organization is among the top 20% of the state s civil
citation efforts.

The Teenage Brain and Common Youth Misbehavior
Youth often make bad decisions. Research shows the maturity of the teenage brain is a major
contributor. In recent years the widely disseminated adolescent brain studies tell us that
youth do not really appreciate risk and consequences until their twenties.
The adolescent brain is only 80 percent fully mature, with the remaining 20 percent – where
the ability to assess risk and danger is situated – is yet to be fully developed. This explains
teens impulsivity and lack of ability to consider the consequences of their actions at the
times of decision-making.

The Facts on Juvenile Records Expunction
A common misperception of youth arrests is that they are easily expunged (removed).
While working with individual Florida counties to build and grow civil citation programs,
the author of this study often heard this comment from many inside and outside the formal
juvenile justice system. It is simply not accurate. Even with private outside legal counsel –
something many if not most youth arrested cannot afford – juvenile record expunction is
more complicated than commonly thought and may not be successful.
The Florida Legislature passed an updated juvenile expunction law in 2016 which lowers
the age for record expunction for identified offenses from age 24 to age 21. It is currently
being implemented so its effect is not yet fully known. However, without question, based
on hard data, avoiding an arrest record is far better for future youth outcomes than relying
on the expunction process.

31

Florida County Rankings

Civil citation utilization is the percent eligible issued a civil citation. SOURCES: Florida Department of Juvenile Justice Civil Citation Dashboard
June 2014 – July 2015.

Division 2 [bold = top 20%]

Division 1 [bold = top 20%]
Rank
1
2
3
4
5
6
7
8
9
10
11
12
13
14
15
16
17
18
19
20
21
22
23
24
25
26
27
28
29
30
31
32
33
33
33

County
Dade
Pinellas
Broward
Bay
Leon
Seminole
Marion
Palm Beach
Hernando
Pasco
Alachua
Collier
Indian River
Escambia
St Johns
Lee
Volusia
Martin
Flagler
Duval
Hillsborough
Manatee
Lake
Santa Rosa
Brevard
Charlotte
Osceola
Highlands
Orange
St Lucie
Clay
Okaloosa
Polk
Sarasota
Walton

CC UTIL %
91.16%
81.74%
67.78%
65.68%
62.32%
62.30%
59.42%
58.51%
52.89%
52.85%
50.73%
47.02%
46.76%
45.61%
43.30%
38.81%
38.67%
37.09%
34.65%
32.38%
31.80%
29.75%
29.51%
28.86%
21.88%
21.86%
21.24%
17.12%
16.96%
13.82%
11.90%
4.21%
0.00%
0.00%
0.00%

Rank
%
1
2
3
4
5
6
7
8
9
10
11
12
13
14
15

County

CC UTIL

Monroe
Baker
Nassau
Jackson
Citrus
Columbia
Putnam
Suwannee
Hendry
Desoto
Sumter
Okeechobee
Gadsden
Levy
Hardee

80.28%
60.53%
44.30%
39.39%
23.94%
22.99%
21.88%
17.86%
16.84%
14.89%
8.47%
6.98%
3.23%
3.13%
0.00%

Division 3 [bold = top 20%]
Rank
%
1
2
3
4
5
6
7
8
9
9
9
9
9
9
9
9
9

County

CC UTIL

Union
Wakulla
Lafayette
Jefferson
Franklin
Gilchrist
Glades
Hamilton
Bradford
Calhoun
Dixie
Gulf
Holmes
Liberty
Madison
Taylor
Washington

76.92%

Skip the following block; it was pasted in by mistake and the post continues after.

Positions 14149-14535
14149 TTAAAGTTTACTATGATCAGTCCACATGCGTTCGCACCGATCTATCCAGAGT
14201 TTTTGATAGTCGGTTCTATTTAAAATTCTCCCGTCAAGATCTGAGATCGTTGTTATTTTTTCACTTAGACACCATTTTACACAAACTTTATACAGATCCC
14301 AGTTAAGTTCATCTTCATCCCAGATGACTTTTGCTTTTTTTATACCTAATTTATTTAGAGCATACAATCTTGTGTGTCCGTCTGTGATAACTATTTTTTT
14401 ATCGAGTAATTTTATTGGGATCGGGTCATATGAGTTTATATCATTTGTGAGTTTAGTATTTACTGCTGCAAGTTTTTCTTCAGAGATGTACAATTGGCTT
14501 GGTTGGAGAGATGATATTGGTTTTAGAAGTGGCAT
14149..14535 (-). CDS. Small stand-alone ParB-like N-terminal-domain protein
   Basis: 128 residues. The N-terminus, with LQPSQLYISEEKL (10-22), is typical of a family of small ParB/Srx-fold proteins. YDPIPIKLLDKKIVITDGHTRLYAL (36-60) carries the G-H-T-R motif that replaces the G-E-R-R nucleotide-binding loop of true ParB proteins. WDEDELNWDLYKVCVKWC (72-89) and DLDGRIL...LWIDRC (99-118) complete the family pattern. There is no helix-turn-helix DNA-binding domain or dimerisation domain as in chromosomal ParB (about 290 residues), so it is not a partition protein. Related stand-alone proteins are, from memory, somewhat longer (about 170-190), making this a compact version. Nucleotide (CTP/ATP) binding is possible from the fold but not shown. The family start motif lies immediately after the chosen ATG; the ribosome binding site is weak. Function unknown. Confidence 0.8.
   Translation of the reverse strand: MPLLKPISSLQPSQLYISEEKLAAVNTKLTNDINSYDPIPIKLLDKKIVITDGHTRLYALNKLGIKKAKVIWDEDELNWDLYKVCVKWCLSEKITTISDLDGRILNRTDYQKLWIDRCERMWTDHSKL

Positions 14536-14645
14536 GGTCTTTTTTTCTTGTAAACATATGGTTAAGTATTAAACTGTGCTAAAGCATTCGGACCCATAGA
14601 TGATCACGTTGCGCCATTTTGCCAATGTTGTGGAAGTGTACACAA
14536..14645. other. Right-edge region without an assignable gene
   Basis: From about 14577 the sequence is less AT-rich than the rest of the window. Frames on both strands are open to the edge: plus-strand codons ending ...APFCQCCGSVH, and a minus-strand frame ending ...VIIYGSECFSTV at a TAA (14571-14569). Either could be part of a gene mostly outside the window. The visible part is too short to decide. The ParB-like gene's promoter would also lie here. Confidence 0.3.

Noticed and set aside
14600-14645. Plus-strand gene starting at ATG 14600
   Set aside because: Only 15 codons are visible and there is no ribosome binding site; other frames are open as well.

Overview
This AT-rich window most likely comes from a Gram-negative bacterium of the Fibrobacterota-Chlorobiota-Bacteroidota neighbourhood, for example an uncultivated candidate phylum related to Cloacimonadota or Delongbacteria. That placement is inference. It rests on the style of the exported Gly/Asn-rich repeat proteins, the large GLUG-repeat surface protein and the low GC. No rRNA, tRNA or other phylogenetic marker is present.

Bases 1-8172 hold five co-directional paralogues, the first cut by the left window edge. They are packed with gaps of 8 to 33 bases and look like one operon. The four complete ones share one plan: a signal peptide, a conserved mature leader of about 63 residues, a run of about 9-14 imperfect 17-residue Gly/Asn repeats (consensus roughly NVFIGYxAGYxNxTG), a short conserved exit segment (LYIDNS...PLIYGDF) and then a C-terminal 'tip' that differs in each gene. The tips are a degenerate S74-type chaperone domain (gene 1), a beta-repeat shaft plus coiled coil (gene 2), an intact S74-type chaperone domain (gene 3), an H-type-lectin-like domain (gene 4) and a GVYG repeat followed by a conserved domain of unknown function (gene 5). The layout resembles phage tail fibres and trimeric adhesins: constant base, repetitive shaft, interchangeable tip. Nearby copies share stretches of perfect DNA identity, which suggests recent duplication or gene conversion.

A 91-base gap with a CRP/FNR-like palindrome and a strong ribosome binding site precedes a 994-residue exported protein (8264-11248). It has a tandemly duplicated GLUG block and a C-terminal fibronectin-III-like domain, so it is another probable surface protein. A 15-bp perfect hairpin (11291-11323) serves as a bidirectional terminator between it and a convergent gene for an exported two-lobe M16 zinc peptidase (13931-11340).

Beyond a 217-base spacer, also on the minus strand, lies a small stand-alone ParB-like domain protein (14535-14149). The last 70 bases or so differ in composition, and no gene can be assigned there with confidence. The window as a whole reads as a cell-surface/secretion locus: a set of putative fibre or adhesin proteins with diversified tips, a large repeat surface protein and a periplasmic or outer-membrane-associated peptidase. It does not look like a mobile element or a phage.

60.71%
50.00%
22.22%
20.00%
17.65%
16.67%
8.33%
0.00%
0.00%
0.00%
0.00%
0.00%
0.00%
0.00%
0.00%
0.00%

Florida School District Rankings

32

Civil citation utilization is the percent eligible issued a civil citation. SOURCES: Florida Department of Juvenile Justice Civil Citation Dashboard
June 2014 – July 2015.

Division 3 [bold = top 20%]

Division 1 [bold = top 20%]
Rank
1
2
3
4
5
6
7
8
9
10
11
12
13
14
15
16
17
18
19
20
21
22

County
Dade
Palm Beach
Pinellas
Lee
Hernando
Pasco
Marion
Collier
Broward
Escambia
Volusia
Leon
Lake
Duval
Brevard
Seminole
Osceola
Hillsborough
Orange
St. Lucie
Manatee
Polk

% UTIL
91.95%
84.15%
83.62%
81.74%
77.59%
76.76%
75.50%
74.87%
73.76%
72.83%
69.87%
66.39%
64.23%
58.33%
57.27%
55.56%
30.23%
28.11%
27.85%
26.21%
24.03%
0.00%

Division 2 [bold = top 20%]

Rank
1
2
3
4
5
6
7
8
9
10
11
12
13
14
15
16
17

County
Monroe
Nassau
Bay
St. Johns
Santa Rosa
Indian River
Martin
Charlotte
Clay
Flagler
Alachua
Putnam
Highlands
Suwannee
Hendry
Sumter
Sarasota

% UTIL
97.22%
76.74%
68.29%
68.25%
63.64%
60.00%
57.69%
54.05%
50.91%
48.84%
46.91%
42.55%
39.13%
28.57%
27.59%
14.71%
0.00%

Rank
1
1
3
4
5
6
7
8
9
10
10
10
10
10
10
10
10
10
10
10
10
10
10
10
10
10
10
10

County
Lafayette
Union
Baker
Wakulla
Okaloosa
Citrus
Jefferson
Columbia
Okeechobee
Franklin
Gulf
Taylor
Calhoun
Glades
Holmes
Bradford
Dixie
Liberty
Washington
Gilchrist
Levy
Madison
Gadsden
Jackson
Walton
Hamilton
Desoto
Hardee

% UTIL
100.00%
100.00%
92.31%
91.67%
61.90%
50.00%
40.00%
31.58%
21.43%
0.00%
0.00%
0.00%
0.00%
0.00%
0.00%
0.00%
0.00%
0.00%
0.00%
0.00%
0.00%
0.00%
0.00%
0.00%
0.00%
0.00%
0.00%
0.00%

Florida Law Enforcement Agency
Rankings

33

Civil citation utilization is the percent eligible issued a civil citation. SOURCES: Florida Department of Juvenile Justice Civil Citation Dashboard
June 2014 – July 2015.

Division 1 [bold = top 20%]
Rank
1
2
3
4
5
6
7
8
9
10
11
12
13
14
15
16
17
18
19
20
21
22
23
24
25
26
27
28
29
30
31
32
33
34
35
36
37
38
39
40
41
42
43
44
45
46
47
48
49
50
51
52
53
54
55
56
57
58
59
59
59
59

County
Dade
Dade
Pinellas
Dade
Pinellas
Dade
Broward
Seminole
Palm Beach
Dade
Broward
Pinellas
Broward
Broward
Escambia
Bay
Leon
Bay
Duval
Broward
Seminole
Alachua
Marion
Pinellas
Lee
Leon
Marion
Broward
Palm Beach
Volusia
Pasco